New museum online learning content strategy - your thoughts please
1. This thinking isn't related to the work I do in my paid work, more just me rolling ideas around in my head about museum online learning generally
2. This isn't particularly the start of a strategy document, more just some ideas about a modus operandi/working principles (maybe strategy with a small 's'?) for museum online learning.
I was part of the workshop to critically evaluate the National Musuems Online Learning Project webquests yesterday and as ever, when I step away from my desk, the curtain opened in my brain and I was able to think more broadly then I ever can normally about my job and how I go about it.
Some thoughts developed which I want to expand upon about what a museum online learning strategy should be about and this germ of an idea is brewing in my head that I'd like to hear people's thoughts and comments on. It's very much a germ of an idea at the moment and I'm sure it has lots of disadvantages so I'd really appreciate your feedback.
What would you think of a museum online learning strategy that set out the following:
1. Online learning resources for schools and colleges that sit on the Museum's website should be in the following forms:
A) A bank of object images with contextual information about them that teachers/tutors/students can download and use for educational use
B) A set of short introductions to the topics that the museum is an authority on
C) A set of short films with schools/colleges as the target audience where a curator talks about particular objects and what you can learn from them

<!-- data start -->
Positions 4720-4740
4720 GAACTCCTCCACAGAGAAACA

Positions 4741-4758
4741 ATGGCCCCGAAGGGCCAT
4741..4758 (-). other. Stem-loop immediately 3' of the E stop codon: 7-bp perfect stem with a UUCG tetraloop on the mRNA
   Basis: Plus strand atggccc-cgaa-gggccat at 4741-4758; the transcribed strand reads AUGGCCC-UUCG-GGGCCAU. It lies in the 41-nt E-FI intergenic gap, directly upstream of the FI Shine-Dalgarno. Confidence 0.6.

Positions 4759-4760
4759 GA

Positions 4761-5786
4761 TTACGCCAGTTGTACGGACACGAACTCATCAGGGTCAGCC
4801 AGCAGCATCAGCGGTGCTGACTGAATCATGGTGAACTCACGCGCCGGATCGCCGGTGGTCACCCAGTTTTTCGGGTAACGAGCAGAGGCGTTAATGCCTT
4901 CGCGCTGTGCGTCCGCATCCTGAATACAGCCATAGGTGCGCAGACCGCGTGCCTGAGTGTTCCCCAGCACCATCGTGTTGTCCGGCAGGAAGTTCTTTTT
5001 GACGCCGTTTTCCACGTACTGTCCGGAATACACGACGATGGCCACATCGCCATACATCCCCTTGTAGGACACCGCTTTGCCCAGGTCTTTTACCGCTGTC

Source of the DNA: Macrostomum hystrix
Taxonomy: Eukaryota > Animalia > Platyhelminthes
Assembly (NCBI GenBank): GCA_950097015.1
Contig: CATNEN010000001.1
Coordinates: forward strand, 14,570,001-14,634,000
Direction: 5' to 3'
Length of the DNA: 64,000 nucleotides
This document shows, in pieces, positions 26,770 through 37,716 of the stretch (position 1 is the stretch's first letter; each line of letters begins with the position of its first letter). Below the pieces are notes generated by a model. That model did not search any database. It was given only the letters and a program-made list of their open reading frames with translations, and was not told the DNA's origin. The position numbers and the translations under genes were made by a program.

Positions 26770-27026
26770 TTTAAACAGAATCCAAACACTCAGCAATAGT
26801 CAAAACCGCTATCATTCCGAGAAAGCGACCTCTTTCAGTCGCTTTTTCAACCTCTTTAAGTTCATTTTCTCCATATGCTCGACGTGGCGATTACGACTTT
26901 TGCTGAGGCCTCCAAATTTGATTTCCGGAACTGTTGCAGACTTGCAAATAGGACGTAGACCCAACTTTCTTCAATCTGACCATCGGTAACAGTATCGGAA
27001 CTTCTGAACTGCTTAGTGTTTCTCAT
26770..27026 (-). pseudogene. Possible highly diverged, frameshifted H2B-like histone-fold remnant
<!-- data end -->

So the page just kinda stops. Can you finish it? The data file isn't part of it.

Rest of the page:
D) A set of relatively light-touch/low-tech pre-visit (and possibly post-visit) resources that support the school/college sessions run by the Museum. These might be in PPT or SMART notebook or something and would simply serve to introduce key concepts and objects that relate to the session.
In other words the stuff on a museum websites is relatively unprescriptive and is about opening up our 'stuff' and making it available to educators to do what they want with it.
2) All material where the primary aim is to provide a learning experience online that is independent to a face-to-face museum session (and I think this particularly applies to informal learning material online, and to more prescriptive and structured formal learning which does a lot of the teaching for the teacher) e.g. an online game, or an interactive story should do the following :
A) If it is for schools/colleges, pick on particular topic or area of a topic and create a resource to support that area of the curriculum
B) Be developed in partnership with other organisations who have authority on that subject
C) Be developed in partnership with commercial and other big organisations who are already providing this kind of content or where the target audience are already spending time. The idea would be for an equal partnership where funds and resources were put in from both parties
D) Emphasis is put on the findability of the resource from the start
E) Significant budget/resources are set aside for marketing the resource
F) Potentially sit on an independent URL or a place where the target audience are already spending time rather than on the museum's website (Update: 25 July - this is an addition that I meant to put in and realised I'd omitted)
These ideas are based on the following assumptions/observations/thoughts:
- There's no point in museums trying to compete for people's attention and leisure time with online activities which are much better funded than museums are ever likely to be.
- People will only come to museum websites either if they know that there is material there or if they find it by accident in Google.
- We have limited resources both in terms of budget and staff time and it's vital that we channel our energies wisely.